Photo by Bill Parry
Bishop Mitchell Taylor fears pending legislation in the City Council could prevent low-income residents from getting work at the new Hallets Point development.
By Bill Parry

A community leader in Astoria is strongly opposing construction safety legislation that is currently enjoying wide support in the City Council.

Intro 1447 is making its way through the legislative process and is already co-sponsored by 47 of the 51 Council members. Bishop Mitchell Taylor, the co-founder and CEO of Urban Upbound, is warning the measure could have an averse effect on minority hiring, however, particularly at the Hallets Point construction site at 26-01 1st St., right next door to the Astoria Houses.

The bill is part of a larger package of legislation called the Construction Safety Act, which critics say would result in the exclusion of non-union workers from employment opportunities.

Urban Upbound is a non-profit organization that serves public housing residents and other low-income New Yorkers in order to break the cycle of poverty by providing residents with the tools and resources they need to achieve economic mobility and self-sufficiency.

“One way we achieve that is by helping residents gain employment on new construction projects,” Taylor wrote in a letter to City Councilman Jimmy Van Bramer (D-Sunnyside). “These jobs are a lifeline that can enable the people we serve to better provide for their families or even avoid becoming homeless.”

Taylor fears Intro 1447, originally called the apprenticeship mandate, would require that all workers on a construction site must complete at least 59 hours of safety training.

Workers currently need just 10 hours of safety training from the federal Occupational Safety and Health Administration.

Urban Upbound has been able to connect residents with jobs at the Hallets Point site as well as projects underway in Jamaica and Far Rockaway, but it believes Intro 1447 would have a negative impact on the organization’s ability to secure construction jobs.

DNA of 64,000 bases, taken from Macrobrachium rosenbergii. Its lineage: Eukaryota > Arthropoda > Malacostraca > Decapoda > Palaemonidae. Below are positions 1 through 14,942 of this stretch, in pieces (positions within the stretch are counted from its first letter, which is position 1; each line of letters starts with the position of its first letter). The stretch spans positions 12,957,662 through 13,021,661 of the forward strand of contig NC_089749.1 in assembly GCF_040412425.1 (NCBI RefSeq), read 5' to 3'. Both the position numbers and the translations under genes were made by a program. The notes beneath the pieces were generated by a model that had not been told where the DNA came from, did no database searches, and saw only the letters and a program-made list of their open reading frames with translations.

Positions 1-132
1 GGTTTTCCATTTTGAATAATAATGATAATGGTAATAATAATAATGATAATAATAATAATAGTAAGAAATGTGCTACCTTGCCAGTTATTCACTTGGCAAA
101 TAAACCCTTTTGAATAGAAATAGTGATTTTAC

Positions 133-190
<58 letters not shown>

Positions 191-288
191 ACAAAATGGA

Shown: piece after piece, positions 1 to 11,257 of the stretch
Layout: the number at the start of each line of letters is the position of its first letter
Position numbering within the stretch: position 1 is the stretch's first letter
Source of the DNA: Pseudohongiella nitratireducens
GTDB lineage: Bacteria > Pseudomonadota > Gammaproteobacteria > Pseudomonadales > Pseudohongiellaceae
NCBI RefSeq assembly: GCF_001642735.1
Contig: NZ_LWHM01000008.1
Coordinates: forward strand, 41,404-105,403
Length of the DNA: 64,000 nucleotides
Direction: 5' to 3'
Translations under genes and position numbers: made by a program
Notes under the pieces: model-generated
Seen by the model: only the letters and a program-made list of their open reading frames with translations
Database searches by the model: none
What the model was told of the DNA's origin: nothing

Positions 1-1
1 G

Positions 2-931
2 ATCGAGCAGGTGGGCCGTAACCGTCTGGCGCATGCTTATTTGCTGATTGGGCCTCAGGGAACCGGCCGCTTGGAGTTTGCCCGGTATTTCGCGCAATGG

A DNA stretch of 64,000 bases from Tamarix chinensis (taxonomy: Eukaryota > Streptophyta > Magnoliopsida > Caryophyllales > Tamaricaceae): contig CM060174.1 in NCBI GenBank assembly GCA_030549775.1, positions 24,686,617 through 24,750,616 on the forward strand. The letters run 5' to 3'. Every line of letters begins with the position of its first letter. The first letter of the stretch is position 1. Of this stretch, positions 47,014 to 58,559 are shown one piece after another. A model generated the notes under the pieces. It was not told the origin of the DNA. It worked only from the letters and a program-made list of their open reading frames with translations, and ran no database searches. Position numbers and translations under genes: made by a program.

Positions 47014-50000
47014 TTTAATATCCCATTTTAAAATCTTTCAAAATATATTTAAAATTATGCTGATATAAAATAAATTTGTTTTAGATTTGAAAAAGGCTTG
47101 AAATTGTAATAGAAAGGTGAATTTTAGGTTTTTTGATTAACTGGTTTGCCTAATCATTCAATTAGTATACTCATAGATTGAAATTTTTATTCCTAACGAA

“Implementing this legislation would also mean that residents we have placed in jobs may no longer be qualified for employment, even if they have already received safety training,” Taylor wrote. “As a result, it could become virtually impossible for our organization to continue working with developers on local hiring for new construction projects.”

Van Bramer has been out front on the issue after recent construction collapses injured workers in Long Island City and Astoria. Last week, he demanded greater workforce training at a rally with members of Build Up NYC.

“I fundamentally disagree with the Bishop on this issue,” Van Bramer said. “I believe he presents a false choice that you can either have safety for workers or you increase diversity among workers. I support Intro 1447 because it does both. It makes all workers safer while also increasing paths and opportunities for a more diverse workforce.”

Reach reporter Bill Parry by e-mail at bparry@cnglocal.com or by phone at (718) 260–4538.

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